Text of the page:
Given her previous living arrangements, which included a stint in a house with 12 people while her son was still an infant, the relative quiet of Sharon’s current apartment took some getting used to. The unit, saturated with the smell of cigarettes, is spartan but tidy. A tube television sits on an entertainment center, and a couch sits tipped up on its side. There is a small desk and chair for her five-year old son, who Sharon calls her “little Doctor Phil” because he makes excuses for the kids who bully him: “Mommy, they were never shown any love, it's not their fault, they try to hit me and pick on me. Their mommy doesn't love them.” At this moment, her son is fascinated with a small snapping turtle that he loves to let roam across the apartment’s carpeted floor.

Although not working now, Sharon has been working on and off since she was thirteen: at a race track (first taking tickets and then as a security guard), at a variety of restaurants, and cleaning vacant and foreclosed houses. The cleaning work, which was her most recent job, was for a company owned by her aunt. “I was going into these foreclosed homes, some of them falling down, um, walking through attics, had my foot go through a few floors,” says Sharon. “Um, the mold and stuff like that didn't need to be [near it]. Um, me and my cousin, which is her daughter were in this one house, and there was freaking squatters in the house.” Sharon quit after just a few months. That was almost a year ago, and since then Sharon has been babysitting, although the work is unpredictable: she can go several months without a job and then work every day in a single week.

Sharon is relatively well-subscribed to public benefits. She receives WIC, SNAP, Medicaid, and subsidized housing. Yet she draws the line at welfare: “I was only on a TCA long enough to get in here and then I stopped it because I didn't want the assistance. It's bad enough they're feeding us. That's kind of how I feel about it, I feel like a freeloader. And I'm not, I'm a hard worker, I always work, work, work, work, work.” Yet despite her claims about work, Sharon’s true safety net is her boyfriend, who she has been with for two years. He stays at her place often but is not on the lease and still pays rent to his parents. He works mostly for tips at a car wash in a town about thirty minutes away by bus. Sharon says he helps her as needed, but they do not have a formal arrangement.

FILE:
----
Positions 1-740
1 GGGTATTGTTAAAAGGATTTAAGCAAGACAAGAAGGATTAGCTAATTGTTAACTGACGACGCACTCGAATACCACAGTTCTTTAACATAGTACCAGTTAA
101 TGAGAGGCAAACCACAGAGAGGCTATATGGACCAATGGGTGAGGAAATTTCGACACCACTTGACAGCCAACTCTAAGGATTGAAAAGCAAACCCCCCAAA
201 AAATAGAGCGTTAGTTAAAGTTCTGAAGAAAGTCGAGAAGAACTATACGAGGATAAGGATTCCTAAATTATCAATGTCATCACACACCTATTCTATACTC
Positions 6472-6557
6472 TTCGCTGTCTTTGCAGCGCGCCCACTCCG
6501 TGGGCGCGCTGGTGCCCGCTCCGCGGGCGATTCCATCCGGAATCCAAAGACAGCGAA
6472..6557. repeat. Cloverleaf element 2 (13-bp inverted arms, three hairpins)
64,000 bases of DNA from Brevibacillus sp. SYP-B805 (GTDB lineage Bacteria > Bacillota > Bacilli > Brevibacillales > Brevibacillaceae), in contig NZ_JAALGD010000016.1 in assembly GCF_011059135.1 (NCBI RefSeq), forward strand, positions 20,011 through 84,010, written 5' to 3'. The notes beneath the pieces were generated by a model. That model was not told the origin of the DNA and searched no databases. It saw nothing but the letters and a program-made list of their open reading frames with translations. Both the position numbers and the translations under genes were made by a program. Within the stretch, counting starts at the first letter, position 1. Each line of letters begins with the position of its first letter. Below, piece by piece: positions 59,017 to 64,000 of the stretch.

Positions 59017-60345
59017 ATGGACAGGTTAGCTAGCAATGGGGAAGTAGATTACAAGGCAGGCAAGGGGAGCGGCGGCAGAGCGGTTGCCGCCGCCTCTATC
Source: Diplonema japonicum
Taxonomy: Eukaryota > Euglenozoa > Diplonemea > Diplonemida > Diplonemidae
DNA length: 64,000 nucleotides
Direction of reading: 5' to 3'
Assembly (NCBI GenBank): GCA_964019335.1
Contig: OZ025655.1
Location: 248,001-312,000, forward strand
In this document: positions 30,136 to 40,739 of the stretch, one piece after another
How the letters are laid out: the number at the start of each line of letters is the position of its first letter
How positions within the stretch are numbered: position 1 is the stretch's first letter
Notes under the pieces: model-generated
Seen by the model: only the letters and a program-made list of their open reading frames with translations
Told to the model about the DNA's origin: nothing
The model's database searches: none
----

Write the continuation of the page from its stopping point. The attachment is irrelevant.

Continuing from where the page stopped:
Sharon’s sense of energy and optimism is encouraging, especially given all she has experienced. “I'm rich in spirit, people,” she says. “[W]e got a little bit, but we're happy.” She is grateful for moments of grace, like when her upstairs neighbors invites her and her son for dinner. And she also tries to do her own small but special gestures, like spending the three dollars for fresh strawberries for her son. (“I got him a box of strawberries for his birthday and he thinks it’s the greatest birthday present in the world “). But Sharon is no Pollyanna, nor is she a pushover. She is quick to rehearse the indignities, large and small, that have marked her life. Like most of the extreme poor, Sharon’s aspirations are modest. She would like a place that has a bedroom for her daughter who’s on the way and more of a yard for her son. In the past she imagined a future that involved fixing cars, but she says now that cars are so computerized, they are beyond her. Her current dream is to have a restaurant, based on her love of food and ability to turn leftovers into something good.

Sharon’s outlook might be well-summarized by a short diatribe she offered her young son: “Yeah, the world's not all poop and sprinkles, you know, like it's gonna be messed up, at points in time, life sucks. You're not gonna get what you want. Things aren't gonna happen the way you want them to. Yes, you can be anything you want to be, but there's sacrifices and choices that you're gonna have to make. It's gonna be the opposite of the way your demeanor is, and the way who you are as a person you're gonna have to make choices you're not gonna wanna make. Life sucks, kid. Love you, be a kid as long as you can, because life sucks, kid.” 

- Kathy Edin & Luke Shaefer